Major Russian banks are asking the state to dole out more money in mortgage subsidies as a 20 billion ruble ($366 million) aid package runs dry, newspaper Vedomosti reported.
Russia's leading lender Sberbank has asked the Finance Ministry to provide extra subsidies allowing it to lend a total of 200 billion rubles ($3.6 billion) in subsidized mortgages, Natalya Alymova, director of the bank's department for non-transactional retail products, told the newspaper.
This is an increase of about 57 billion rubles ($1 billion) over Sberbank's current limit for subsidized mortgage lending, the news report last week said. The bank has already approved applications for nearly the entire sum for which it has received state subsidies, Alymova told Vedomosti.
The government stepped in to support the residential real estate industry in March this year as mortgage lending collapsed under high interest rates imposed by the Central Bank in an effort to prop up the tumbling ruble currency.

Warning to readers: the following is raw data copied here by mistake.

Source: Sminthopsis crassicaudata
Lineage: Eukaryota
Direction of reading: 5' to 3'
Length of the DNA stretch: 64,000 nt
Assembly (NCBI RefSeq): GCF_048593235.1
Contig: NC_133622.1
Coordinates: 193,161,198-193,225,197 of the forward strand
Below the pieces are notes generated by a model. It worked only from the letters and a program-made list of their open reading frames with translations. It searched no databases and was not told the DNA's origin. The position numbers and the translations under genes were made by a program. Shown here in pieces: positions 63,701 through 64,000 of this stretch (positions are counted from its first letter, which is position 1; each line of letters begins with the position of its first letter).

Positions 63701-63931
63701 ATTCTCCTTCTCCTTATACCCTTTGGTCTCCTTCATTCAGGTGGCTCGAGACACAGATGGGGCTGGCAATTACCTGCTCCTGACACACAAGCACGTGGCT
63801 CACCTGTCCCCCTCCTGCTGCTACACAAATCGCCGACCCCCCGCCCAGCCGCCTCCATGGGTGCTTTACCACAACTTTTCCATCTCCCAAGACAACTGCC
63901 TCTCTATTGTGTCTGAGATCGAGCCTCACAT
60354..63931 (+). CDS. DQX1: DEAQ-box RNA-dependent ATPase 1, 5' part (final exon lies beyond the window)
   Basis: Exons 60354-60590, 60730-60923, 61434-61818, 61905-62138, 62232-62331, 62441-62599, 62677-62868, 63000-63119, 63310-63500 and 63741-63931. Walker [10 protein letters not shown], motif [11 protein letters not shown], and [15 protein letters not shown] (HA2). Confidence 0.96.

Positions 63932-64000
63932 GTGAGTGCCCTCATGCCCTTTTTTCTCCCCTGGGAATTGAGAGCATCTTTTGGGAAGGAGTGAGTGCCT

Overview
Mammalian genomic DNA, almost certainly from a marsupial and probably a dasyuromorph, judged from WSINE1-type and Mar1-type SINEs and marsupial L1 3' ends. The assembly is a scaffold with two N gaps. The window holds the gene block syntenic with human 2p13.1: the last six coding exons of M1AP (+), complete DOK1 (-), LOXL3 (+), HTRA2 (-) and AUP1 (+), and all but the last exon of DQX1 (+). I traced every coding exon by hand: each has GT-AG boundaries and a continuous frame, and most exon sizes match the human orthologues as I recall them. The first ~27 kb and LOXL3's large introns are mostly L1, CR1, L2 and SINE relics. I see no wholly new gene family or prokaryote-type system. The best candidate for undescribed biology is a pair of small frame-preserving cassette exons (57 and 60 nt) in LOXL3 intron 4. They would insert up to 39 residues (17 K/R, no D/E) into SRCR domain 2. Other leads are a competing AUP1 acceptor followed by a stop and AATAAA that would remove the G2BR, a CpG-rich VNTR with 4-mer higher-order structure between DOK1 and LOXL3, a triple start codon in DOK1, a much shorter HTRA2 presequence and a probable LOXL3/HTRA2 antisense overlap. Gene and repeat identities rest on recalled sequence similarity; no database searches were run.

Soaring rates brought mortgage lending down to nearly half of its 2014 levels in the first two months of the year, according to real estate firm Metrium Group.
State subsidies — which brought subsidized rates down to 12 percent in March — were an immediate boon to the industry. Demand for mortgages climbed 32 percent in March after the state began subsidizing interest rates, according to the United Credit Bureau, a leading player on Russia's credit history market.
Sberbank is not alone in asking for additional state support. VTB 24, the retail lending branch of state banking giant VTB, will apply in July for extra subsidies too, senior vice president Andrei Osipov told Vedomosti.
Two other major players, Bank of Moscow and Gazprombank, told Vedomosti that they do not plan on asking the government for more money.